Birds in the Pulpit
When the preacher steps into a pulpit, he may carry a few things with him. A Bible. A sermon manuscript. A bottle of water. Perhaps a little something that’ll serve as an object lesson as he preaches. But whatever he brings, I hope every Sunday he includes two birds. For without these two birds, his pulpit, no matter how full it may be of other things, will be but an empty vessel. More on that in a moment. Let’s first talk about a story from long ago.
Near the close of his one-year-and-ten-days voyage on the ark, Noah sent out two birds: one a raven, the other a dove. And these two birds, in their own way, became emissaries that conveyed two different messages to Noah.
The raven “flew here and there until the water was dried up from the earth,” (Gen 8:7). This bird did not return to the ark. It came back with no good news. It winged its way here and there around the surface of the earth, but it remained outside the ark. It was not a herald of peace, completion, and comfort. All it did was fly and noise abroad its caw.
The dove was sent out three times. The first time she “found no resting place for the sole of her foot, so she returned to the ark,” (9:9). The second time that Noah released her, she returned to the ark at “evening; and behold in her beak was a freshly picked olive leaf. So Noah knew that the water was abated from the earth,” (9:12). And the third time she did not return to him. The message was clear: the flood was over, the wrath was abated.
I have always found it intriguing that “pulpit” can also mean a raised platform on a ship. Here the vision is clearest. In this pulpit, as on the ark, Noah-like preachers stand to speak to those of us who await words from God. And flying from the mouths of these preachers are raven-words and dove-words.
He sends out the raven of the law. This bird is of God yet it cannot bring us to God. As Luther remarks, “It is characteristic of the Law that its teaching cannot make fearful consciences sure, strengthen and comfort them. Rather it frightens them, because it does nothing else than teach what God demands from us, what He wants us to do. Moreover, it bears witness against us through our consciences, because not only have we not done the will of God revealed in the Law, but we have even done the opposite,” (Genesis Commentary, AE 2:158). The law always flies about cawing its accusations against us for it always finds something within us to accuse. It announces no peace, no harmony, no forgiveness, no abatement of wrath. It is from God. God wants the raven to fly, to caw, to accuse. It is a dark bird with a dark message for sinners. One we must hear that we may realize how hopeless is our situation if left to ourselves.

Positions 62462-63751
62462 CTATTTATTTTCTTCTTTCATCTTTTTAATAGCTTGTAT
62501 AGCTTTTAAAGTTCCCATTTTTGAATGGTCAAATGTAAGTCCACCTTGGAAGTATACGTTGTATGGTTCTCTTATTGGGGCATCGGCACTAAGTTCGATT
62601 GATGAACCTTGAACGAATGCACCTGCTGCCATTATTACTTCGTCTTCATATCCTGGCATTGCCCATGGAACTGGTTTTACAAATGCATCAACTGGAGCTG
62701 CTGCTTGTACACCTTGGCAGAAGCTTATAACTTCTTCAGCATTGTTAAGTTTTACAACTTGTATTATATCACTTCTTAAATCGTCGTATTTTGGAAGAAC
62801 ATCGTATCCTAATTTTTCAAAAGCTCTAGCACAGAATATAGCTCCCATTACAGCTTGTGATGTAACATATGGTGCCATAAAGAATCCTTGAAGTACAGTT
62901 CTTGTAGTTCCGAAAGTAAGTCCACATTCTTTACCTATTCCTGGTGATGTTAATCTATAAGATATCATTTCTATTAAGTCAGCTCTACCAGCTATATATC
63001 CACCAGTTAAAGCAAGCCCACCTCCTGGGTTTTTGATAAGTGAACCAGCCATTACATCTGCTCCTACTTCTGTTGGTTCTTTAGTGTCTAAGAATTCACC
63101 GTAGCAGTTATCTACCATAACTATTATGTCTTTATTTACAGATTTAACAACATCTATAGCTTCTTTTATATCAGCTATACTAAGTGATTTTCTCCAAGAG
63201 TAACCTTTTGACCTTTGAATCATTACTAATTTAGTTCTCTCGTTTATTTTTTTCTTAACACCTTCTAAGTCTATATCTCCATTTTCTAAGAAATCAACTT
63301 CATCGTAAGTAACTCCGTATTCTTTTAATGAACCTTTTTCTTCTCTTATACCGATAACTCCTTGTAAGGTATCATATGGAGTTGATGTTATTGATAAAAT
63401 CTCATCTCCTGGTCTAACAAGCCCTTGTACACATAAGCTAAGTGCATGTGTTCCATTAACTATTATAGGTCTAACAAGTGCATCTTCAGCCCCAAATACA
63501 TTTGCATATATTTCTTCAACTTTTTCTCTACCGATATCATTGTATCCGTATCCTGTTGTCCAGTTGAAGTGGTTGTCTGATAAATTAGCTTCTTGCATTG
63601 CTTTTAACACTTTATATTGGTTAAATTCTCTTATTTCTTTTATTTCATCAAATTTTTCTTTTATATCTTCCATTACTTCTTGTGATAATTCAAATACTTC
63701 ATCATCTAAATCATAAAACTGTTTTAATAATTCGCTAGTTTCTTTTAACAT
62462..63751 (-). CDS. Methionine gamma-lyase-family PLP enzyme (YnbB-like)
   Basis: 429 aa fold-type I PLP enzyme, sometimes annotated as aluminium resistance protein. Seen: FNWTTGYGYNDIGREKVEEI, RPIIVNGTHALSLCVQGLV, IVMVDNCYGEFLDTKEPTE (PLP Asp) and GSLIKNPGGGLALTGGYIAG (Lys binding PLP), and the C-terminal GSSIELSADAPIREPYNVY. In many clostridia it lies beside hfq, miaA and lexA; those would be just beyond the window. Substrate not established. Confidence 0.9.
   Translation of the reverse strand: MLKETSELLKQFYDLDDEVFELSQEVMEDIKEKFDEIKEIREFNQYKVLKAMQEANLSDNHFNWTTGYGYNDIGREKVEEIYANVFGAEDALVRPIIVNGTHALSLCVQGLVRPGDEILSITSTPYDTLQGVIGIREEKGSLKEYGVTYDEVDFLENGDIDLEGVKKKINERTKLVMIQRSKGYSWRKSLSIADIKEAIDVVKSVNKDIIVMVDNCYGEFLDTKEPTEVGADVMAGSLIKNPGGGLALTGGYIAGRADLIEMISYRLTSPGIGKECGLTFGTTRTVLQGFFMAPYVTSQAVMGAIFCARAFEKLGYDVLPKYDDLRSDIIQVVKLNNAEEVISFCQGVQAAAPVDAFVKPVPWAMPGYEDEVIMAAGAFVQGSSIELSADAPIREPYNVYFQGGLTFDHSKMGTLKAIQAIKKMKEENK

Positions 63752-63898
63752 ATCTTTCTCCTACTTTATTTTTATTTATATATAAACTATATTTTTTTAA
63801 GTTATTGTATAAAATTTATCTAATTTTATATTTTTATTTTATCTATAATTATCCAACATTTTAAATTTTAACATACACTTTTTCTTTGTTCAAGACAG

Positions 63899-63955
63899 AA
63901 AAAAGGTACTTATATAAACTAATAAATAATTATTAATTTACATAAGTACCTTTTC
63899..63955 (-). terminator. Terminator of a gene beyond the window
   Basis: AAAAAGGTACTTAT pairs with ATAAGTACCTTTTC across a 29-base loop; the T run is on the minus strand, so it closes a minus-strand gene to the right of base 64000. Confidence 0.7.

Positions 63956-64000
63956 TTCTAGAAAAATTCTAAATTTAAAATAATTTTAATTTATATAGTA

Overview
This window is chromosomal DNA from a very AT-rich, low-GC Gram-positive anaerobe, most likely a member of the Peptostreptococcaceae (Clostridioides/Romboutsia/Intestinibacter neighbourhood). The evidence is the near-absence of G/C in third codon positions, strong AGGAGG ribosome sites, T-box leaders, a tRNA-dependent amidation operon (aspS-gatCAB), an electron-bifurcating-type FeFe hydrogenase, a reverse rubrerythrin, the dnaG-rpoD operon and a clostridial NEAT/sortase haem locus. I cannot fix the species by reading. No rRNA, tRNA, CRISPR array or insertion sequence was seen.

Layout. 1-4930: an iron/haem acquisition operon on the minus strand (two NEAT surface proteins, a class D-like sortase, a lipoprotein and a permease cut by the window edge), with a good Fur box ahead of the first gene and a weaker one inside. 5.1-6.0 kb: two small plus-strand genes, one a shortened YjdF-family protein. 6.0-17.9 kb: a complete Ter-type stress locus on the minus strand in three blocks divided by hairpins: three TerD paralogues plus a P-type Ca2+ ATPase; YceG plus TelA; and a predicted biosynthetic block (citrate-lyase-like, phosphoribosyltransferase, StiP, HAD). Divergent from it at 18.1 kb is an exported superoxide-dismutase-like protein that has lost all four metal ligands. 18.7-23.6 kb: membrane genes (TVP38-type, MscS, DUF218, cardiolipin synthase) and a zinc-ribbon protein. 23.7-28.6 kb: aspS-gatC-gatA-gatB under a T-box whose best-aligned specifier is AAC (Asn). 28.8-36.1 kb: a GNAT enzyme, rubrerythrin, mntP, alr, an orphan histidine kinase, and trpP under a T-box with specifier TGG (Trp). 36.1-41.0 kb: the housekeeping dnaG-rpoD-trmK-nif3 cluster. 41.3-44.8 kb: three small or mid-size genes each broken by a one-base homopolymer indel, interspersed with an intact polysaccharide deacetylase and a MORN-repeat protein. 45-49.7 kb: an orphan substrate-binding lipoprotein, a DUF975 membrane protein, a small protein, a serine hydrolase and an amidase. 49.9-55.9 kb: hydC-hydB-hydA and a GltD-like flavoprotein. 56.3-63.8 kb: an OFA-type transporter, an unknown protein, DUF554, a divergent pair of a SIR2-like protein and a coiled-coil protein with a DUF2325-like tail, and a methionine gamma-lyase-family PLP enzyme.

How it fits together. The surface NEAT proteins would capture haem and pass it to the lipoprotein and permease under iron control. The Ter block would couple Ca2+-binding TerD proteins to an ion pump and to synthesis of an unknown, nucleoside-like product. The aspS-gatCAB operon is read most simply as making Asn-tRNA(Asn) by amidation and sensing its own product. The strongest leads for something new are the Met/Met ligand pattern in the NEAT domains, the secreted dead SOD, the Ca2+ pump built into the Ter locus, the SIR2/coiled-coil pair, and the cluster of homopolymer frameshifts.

But the preacher does not merely send out the raven; from the pulpit flies forth the dove of the Gospel. This bird is of God and brings us back to God. In her mouth is the olive leaf, a token of peace with God in Jesus Christ. Again, Luther says, “God wanted the branch of a green olive tree brought to Noah by mouth, to make us realize that in the New Testament, when the Flood or era of wrath comes to an end, God wants to reveal His mercy to the world through the spoken Word,” (AE 2:162-163). This word that is spoken is from the Holy Spirit, who himself appeared in the form of a dove at the baptism of Jesus. He announces that the flood is over, the whole world has been reconciled to God, his anger has been forever put away in Christ. The Gospel dove never caws an accusation but always coos an absolution.
When the preacher stands within the ark of the sanctuary, in the pulpit, he is as Noah, who himself was a “preacher of righteousness,” (2 Peter 2:5).. He sends forth two birds with two distinct messages. Both from God, but one declaring us sinners and the other declaring us righteous. They wing their way through our ears into our hearts and souls. And by them God reveals who we are if left to ourselves and who we are in Jesus Christ.
With these two birds, the preacher is never in an empty pulpit, but one filled with words from God, whose flights preach us into the kingdom.
What we need in our fragmented world, full of hurting people, is the love of Jesus Christ, who welcomes home sinners with a grace that knows no bounds. My book Christ Alone: Meditations and Sermons, is packed with reflections that go that extra mile of grace. Again and again, they present the Christ who is crucified and risen for you. Please take a moment to check it out here. You may also be interested in my collections of hymns and poetry entitled, The Infant Priest, which you can purchase here. Both books are also available on Amazon, as is my booklet Why Lutherans Sing What They Sing (also on Kindle). Thank you for your prayers and support!